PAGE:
A ‘placenta-on-a-chip’ has been developed by American researchers to study what happens between the foetus and the mother’s body during pregnancy.
The device, designed by a team from the US National Institute of Health, imitates on a micro-level the structure and function of the placenta and mimics the transfer of nutrients between the mother and the child.
The researchers believe the device, the first of its kind, could help them better understand the delicate processes managed by this critical organ.
"We believe that this technology may be used to address questions that are difficult to answer with current placenta model systems and help enable research on pregnancy and its complications," said Roberto Romero, chief of the National Institute of Child Health and Human Development (NICHD) Perinatology Research Branch and one of the study authors.
The device consists of a semi-permeable membrane between two tiny chambers, one filled with maternal cells derived from a delivered placenta and the other filled with foetal cells taken from an umbilical cord.
The researchers will use the device to determine how a real placenta - a temporary organ developed during pregnancy - manages the traffic of chemicals between the mother and the unborn child, effectively blocking waste and pollutants and delivering much-needed nutrients.
"The chip may allow us to do experiments more efficiently and at a lower cost than animal studies," said Romero. "With further improvements, we hope this technology may lead to better understanding of normal placental processes and placental disorders."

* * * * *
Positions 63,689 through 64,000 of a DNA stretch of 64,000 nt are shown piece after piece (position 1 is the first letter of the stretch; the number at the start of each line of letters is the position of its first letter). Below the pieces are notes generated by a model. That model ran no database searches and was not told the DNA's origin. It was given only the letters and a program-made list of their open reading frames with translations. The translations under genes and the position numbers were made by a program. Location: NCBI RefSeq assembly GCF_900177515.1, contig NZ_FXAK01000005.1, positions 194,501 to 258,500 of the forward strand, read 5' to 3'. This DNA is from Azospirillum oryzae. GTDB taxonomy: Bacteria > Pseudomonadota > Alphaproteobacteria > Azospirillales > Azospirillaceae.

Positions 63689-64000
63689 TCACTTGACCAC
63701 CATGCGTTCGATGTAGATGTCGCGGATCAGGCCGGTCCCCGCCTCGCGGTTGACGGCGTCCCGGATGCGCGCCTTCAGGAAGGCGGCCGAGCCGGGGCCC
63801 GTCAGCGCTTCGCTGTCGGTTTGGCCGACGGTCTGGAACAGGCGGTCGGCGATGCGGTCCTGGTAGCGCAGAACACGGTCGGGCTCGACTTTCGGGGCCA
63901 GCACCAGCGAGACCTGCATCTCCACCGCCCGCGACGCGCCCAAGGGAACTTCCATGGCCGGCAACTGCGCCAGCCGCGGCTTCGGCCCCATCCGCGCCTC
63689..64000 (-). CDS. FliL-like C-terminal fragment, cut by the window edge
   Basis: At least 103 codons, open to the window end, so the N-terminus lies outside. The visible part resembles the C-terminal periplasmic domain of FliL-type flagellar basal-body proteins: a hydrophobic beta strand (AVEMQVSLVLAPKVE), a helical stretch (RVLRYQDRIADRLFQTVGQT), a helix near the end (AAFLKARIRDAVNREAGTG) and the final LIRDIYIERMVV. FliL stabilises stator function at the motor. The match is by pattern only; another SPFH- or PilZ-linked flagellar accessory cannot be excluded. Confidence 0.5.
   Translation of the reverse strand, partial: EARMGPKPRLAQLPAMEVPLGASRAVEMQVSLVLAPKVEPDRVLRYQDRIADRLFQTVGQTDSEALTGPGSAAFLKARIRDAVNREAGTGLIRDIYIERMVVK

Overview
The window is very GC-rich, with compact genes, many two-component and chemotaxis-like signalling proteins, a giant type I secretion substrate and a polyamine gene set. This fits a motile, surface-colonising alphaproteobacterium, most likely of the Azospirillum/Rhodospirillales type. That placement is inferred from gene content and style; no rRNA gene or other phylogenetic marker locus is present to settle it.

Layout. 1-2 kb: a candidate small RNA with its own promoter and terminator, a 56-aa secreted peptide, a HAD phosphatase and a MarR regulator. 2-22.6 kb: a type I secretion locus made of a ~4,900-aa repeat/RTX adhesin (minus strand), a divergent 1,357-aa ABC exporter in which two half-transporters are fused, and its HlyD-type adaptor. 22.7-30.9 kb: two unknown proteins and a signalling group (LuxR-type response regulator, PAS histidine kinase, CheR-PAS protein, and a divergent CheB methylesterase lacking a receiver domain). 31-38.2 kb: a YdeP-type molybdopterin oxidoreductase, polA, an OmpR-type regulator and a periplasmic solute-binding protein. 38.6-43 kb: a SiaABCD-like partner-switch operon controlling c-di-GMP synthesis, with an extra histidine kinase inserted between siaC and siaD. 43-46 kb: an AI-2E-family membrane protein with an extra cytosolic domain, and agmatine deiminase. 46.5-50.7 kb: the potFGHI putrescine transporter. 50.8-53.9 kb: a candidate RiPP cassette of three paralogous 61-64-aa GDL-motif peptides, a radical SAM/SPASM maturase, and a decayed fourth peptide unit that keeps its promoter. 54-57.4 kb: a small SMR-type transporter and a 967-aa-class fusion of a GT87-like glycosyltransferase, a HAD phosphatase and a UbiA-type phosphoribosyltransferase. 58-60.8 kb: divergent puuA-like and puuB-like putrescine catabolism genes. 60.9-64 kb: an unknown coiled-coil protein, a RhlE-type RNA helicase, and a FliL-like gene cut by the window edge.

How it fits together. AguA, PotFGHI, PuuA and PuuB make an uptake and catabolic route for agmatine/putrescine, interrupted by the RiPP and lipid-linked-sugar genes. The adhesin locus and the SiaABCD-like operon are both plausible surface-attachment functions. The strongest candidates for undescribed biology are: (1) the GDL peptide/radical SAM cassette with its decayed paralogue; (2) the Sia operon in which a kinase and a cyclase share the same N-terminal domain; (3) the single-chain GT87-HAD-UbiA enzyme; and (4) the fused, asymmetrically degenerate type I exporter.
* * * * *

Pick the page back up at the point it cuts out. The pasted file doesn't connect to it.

Tests with glucose transfer from the maternal compartment to the foetal compartment of the device proved the device works as designed.
Studying the placenta in humans is extremely difficult. It is not only time-consuming and subject to a great deal of variability, but also potentially risky for the foetus.
For those reasons, previous studies on placental transport have relied largely on animal models and on laboratory-grown human cells. These methods have yielded helpful information, but are limited as to how well they can mimic physiological processes in humans.
The study was published online in the Journal of Maternal-Fetal & Neonatal Medicine. It was a joint project of the NIH's Eunice Kennedy Shriver National Institute of Child Health and Human Development (NICHD), the University of Pennsylvania, Wayne State University/Detroit Medical Center, Seoul National University and Asan Medical Center in South Korea.